#193: It Is Time To Diversify Your Portfolio Of Wealth.
You already hold numerous forms of wealth. They just don’t show up on your bank statement.
The term wealth is often reduced to financial wealth. Wrongly so as everyone’s personal portfolio of wealth should be as diversified as a properly managed securities portfolio.
The Old English word wela, via the Middle English welth, meaning “happiness and prosperity in abundance,” is the source of our noun wealth. Although the Middle English wele meant “well-being,” the word referred primarily to money and possessions. Many people still feel that way, but Henry David Thoreau offered a different view: “Wealth is the ability to fully experience life.” That is, true wealth is having whatever means the most to you.
I like the reference to meaning, «whatever means the most to you». That includes far more than money or what you can buy with money. It obviously starts with you, your physical health and fitness, emotional and mental well-being and the extent to which you can decide on your own what you do and when you do that. Your actions drive your contribution to causes that are bigger than you. And since you don’t live in isolation, it is about your relationships with others. All of that gives you meaning and therefore has value, which you can easily account for.
The one mistake we often make in the process of measuring is the usage of a single currency, which often brings us back to monetizing everything and everyone. An alternative measure would be «enough in terms of quantity and/or quality». Pointing to an insufficiency of wealth in one or another area of your life is easier than you think.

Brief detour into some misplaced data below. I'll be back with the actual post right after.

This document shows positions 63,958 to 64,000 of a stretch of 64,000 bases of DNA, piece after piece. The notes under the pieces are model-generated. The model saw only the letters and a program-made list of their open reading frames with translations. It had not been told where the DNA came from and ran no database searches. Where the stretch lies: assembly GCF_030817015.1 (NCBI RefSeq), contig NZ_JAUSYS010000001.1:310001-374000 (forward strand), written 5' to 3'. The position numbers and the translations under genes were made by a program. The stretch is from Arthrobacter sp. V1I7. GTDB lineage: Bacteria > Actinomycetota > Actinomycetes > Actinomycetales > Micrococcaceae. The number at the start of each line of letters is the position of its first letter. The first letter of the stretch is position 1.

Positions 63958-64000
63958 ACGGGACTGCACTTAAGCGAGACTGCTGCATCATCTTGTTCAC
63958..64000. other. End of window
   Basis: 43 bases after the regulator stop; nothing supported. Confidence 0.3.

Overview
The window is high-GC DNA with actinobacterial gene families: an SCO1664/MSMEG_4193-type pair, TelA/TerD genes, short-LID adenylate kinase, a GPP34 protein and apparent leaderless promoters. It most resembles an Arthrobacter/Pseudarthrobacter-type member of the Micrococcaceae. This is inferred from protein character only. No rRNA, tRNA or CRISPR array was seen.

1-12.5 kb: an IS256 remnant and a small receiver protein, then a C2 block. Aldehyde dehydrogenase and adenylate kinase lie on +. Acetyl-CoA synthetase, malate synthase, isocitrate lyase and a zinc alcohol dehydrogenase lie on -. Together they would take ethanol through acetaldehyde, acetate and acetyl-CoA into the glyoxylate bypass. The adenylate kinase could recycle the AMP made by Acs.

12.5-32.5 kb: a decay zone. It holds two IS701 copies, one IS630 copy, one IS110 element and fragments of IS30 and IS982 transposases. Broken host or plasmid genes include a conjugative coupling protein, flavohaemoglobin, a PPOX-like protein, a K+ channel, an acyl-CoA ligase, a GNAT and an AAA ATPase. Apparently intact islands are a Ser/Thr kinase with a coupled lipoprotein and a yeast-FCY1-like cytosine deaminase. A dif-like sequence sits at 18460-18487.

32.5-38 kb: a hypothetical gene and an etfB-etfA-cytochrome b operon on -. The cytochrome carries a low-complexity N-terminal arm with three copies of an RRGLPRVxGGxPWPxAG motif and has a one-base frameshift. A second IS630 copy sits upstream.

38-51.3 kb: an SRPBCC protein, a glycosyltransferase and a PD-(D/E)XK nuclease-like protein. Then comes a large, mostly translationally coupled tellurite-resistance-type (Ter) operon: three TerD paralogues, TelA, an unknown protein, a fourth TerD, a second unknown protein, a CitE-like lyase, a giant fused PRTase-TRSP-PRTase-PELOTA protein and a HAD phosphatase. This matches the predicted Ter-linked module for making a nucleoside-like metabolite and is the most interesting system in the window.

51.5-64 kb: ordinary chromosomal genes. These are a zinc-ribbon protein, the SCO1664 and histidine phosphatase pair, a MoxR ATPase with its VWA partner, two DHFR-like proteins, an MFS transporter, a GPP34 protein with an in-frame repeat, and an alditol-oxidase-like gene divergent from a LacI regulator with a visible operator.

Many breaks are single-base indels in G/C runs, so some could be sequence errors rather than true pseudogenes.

I was asked to pick 2 forms of wealth to work on out of a list of 7 during the Mojo Rising course of Do Lectures, which is run by David Hieatt:
1. Physical Wealth.
2. Emotional Wealth.
3. The Wealth of Time.
4. The Wealth of Work/Career/Mission.
5. Financial Wealth.
6. The Wealth of Relationships.
7. The Wealth of Contribution.
It was immediately clear to me where I felt insufficiencies. I have to work on my physical fitness and regain control of my time. Once I will have managed to address those two areas, my portfolio of wealths will again be equally balanced and diversified.
I would recommend to complete this exercise regularly as both personal circumstances and the environment change over time. You also value some forms of wealth differently at the age of 20 than at 40. That is all natural and no reason to be concerned about.
Someone might challenge my balanced view by claiming that everything else is nothing without a minimum financial wealth. Well, doesn’t the same apply to all other forms of wealth? What can you do with all of your money if don’t look after your physical and emotional health? What is the point in investing all of your time and energy into a project without contributing anything?
Not to mention the value of everything else when you are on your own.